IIPP will research the ways health innovation can be more mission-oriented to realise major advances in areas of unmet health need, as well as accessibility for patients and populations.
- Is the current health innovation model able to make much needed breakthroughs in tackling major public health challenges?
- How can health innovation move from 'me-too' medicines to major breakthroughs in areas like antibiotic resistance?
- What role should public and private actors play in the health innovation model?
- What kind of patient finance is available for long-term research into potential therapeutic advances?
- How can public and private actors better share both risks and rewards?
IIPP’s work on health focuses on the challenges of existing models of innovation and investigating alternative pathways for sustainable and equitable advances. For all the large sums of public and private money invested in research and development, there are concerns about the pharmaceutical-focused, private, profit and patent-driven model of innovation that currently dominates.
Beyond limited success stories based on particular drugs and disease areas, the current model too often fails to meet critical health needs, secure sufficient therapeutic advance, or offer good value for money.
In our research, we are concerned not only with the rate of innovation, but also the directions that health innovation takes. Are actors in the innovation process directed at incremental advances and ‘me-too medicines’, or at breakthroughs for major public health challenges such as antibiotic resistance, aging and dementia related disease, cancers, and ‘neglected diseases’? In examining the directions that innovation currently takes (or does not take), we are interested in the division of innovative labor between public and private actors. For example, health innovation has historically required long-term, risk-taking public investment (i.e. the NIH in the U.S.) but has also been shaped by shareholder-driven financial markets that require gains in time horizons far shorter than the typical time it takes to develop therapeutic advances.
We thus also explore the distribution of risks and rewards between these public and private actors that prevailing and potential models for health innovation produce, and their consequences for sustainable innovation and affordability for health systems and patients. Performing this research requires using historical data and case studies to understand different pathways of innovation that have unfolded across an array of health challenges and translating this research into lessons for the future.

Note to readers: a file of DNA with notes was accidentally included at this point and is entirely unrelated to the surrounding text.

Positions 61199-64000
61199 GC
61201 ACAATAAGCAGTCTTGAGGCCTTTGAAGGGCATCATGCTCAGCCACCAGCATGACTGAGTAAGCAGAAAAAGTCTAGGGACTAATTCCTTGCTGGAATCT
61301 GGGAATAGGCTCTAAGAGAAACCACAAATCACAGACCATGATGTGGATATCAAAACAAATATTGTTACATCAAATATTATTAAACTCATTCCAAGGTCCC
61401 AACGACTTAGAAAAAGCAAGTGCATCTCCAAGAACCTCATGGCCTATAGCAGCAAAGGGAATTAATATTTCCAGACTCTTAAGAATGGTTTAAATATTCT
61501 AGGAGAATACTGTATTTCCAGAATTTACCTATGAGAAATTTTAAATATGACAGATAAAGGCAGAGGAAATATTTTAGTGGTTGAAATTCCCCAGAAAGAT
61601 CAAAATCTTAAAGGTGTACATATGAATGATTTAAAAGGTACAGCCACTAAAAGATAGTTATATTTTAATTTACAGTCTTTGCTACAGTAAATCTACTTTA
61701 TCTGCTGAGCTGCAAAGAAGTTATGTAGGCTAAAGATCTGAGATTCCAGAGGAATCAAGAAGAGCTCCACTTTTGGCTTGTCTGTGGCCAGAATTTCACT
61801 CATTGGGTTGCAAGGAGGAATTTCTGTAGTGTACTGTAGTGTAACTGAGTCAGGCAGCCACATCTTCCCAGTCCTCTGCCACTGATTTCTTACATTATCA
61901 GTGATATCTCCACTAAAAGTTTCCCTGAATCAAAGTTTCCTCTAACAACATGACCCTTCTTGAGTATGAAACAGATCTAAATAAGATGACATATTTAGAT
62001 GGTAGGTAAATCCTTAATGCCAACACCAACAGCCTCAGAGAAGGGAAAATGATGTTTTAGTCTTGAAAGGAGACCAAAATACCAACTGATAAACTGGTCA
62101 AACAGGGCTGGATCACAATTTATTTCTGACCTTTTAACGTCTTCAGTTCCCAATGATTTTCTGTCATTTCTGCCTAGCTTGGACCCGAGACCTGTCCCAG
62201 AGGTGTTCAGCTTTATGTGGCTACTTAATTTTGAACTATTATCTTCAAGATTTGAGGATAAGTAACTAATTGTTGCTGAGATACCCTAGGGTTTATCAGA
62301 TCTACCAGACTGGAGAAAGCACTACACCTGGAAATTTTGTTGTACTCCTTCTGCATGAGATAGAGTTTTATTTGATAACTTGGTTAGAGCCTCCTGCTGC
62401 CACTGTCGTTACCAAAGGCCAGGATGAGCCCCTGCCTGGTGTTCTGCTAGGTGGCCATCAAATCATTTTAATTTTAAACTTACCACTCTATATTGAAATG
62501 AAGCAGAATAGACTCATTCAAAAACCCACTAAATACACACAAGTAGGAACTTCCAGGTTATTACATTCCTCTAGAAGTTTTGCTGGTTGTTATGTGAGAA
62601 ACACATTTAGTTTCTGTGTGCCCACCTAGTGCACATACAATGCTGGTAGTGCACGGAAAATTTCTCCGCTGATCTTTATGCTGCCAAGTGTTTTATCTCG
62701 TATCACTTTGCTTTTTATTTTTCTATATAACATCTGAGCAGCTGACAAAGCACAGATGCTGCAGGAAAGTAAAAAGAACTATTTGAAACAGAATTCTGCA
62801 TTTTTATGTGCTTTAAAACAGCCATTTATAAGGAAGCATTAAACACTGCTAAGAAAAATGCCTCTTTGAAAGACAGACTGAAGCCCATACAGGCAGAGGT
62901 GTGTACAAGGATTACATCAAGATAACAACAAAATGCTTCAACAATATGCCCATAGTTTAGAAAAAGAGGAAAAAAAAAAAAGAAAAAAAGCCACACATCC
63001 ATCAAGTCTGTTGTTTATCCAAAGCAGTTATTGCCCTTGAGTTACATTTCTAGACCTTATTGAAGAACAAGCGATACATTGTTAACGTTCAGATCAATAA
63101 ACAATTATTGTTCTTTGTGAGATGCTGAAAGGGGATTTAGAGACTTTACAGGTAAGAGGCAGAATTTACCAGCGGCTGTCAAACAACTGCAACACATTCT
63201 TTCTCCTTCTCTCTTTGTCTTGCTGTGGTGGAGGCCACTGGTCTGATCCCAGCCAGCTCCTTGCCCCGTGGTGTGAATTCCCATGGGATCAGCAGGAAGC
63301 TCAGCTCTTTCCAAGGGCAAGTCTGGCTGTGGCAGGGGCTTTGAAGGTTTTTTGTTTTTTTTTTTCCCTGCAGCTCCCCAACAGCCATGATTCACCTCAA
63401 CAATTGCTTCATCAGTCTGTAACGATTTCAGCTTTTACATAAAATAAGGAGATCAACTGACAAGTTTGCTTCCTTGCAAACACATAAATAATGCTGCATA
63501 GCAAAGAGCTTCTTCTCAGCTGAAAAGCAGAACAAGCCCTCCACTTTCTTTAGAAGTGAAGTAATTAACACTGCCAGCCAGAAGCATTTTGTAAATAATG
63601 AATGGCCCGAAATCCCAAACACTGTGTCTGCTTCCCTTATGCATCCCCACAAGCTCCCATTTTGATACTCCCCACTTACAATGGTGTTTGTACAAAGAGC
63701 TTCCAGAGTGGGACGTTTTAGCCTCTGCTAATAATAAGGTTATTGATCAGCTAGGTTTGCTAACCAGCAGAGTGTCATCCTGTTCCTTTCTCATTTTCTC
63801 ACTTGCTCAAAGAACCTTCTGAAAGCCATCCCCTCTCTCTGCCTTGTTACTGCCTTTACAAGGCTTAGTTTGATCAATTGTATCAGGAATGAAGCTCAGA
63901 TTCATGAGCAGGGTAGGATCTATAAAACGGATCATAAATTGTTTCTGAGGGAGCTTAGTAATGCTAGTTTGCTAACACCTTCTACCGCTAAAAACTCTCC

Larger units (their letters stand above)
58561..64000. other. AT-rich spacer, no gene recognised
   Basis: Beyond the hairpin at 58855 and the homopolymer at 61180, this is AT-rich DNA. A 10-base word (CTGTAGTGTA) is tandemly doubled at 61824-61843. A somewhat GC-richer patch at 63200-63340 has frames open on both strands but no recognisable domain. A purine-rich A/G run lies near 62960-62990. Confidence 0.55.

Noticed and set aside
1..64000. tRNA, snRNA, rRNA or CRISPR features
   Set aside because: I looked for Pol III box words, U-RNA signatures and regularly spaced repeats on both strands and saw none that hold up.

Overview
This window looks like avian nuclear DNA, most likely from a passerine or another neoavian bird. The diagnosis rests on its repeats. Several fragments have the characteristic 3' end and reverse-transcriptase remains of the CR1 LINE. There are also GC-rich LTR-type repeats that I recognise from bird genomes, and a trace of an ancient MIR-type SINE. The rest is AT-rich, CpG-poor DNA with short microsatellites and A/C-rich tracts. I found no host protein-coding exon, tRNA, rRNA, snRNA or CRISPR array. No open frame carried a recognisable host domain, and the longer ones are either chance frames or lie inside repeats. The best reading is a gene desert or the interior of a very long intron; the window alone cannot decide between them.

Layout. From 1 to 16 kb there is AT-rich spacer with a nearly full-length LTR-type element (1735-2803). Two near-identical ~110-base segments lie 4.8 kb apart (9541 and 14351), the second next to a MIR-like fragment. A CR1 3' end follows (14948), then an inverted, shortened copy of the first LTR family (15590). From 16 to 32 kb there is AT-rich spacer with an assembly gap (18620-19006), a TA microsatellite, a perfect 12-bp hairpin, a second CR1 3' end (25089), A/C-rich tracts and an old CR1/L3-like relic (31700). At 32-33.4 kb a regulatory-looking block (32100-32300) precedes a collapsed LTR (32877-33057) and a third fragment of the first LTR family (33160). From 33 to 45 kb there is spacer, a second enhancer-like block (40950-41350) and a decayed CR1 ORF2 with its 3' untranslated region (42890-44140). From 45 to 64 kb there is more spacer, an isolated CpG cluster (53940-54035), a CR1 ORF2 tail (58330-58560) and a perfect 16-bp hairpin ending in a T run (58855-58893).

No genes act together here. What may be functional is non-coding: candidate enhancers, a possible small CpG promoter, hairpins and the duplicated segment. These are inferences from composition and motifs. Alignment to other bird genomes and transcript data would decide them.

Rethinking the economics of medical innovation
IIPP is researching alternatives to shareholder-dominated models of medical innovation that could achieve better outcomes for innovation, affordability and access for patients. We are launching a new project (2017-2019) with Open Society Foundations to study existing and potential alternative innovation models for health. Read more.
Rethinking Value in Health Innovation: from mystifications towards prescriptions
Ref: IIPP WP 2017-04
The people's prescription: Re-imagining health innovation to deliver public value
Ref: IIPP WP 2018-10
Mariana Mazzucato and Els Toreele (2016), “Fair vaccine pricing please, not random acts of charity”, British Medical Journal.
Mariana Mazzucato (2016), “High cost of new drugs”, British Medical Journal.
Victor Roy, Victor and Lawrence King (2016), “Betting on Hepatitis C: How Financial Speculation in Drug Development Influences Access to Medicines”, British Medical Journal.
Victor Roy, David Chokshi, Stephen Kissler, and Prabhjot Singh (2016), “Making Hepatitis C a Rare Disease in the United States”, Health Affairs.
Mariana Mazzucato (2016), Submission to the UN Secretary General’s High Level Panel on Access to Medicines.
Demirel, P. and Mazzucato, M. (2010), “The Evolution of Firm Growth Dynamics in the US Pharmaceutical Industry”, Regional Studies, Volume 44, Issue 8.
Mazzucato, M. and G. Dosi (Eds. 2006) “Knowledge Accumulation and Industry Evolution: Pharma-Biotech”, Cambridge University Press, Cambridge UK ISBN 0-521-85822-4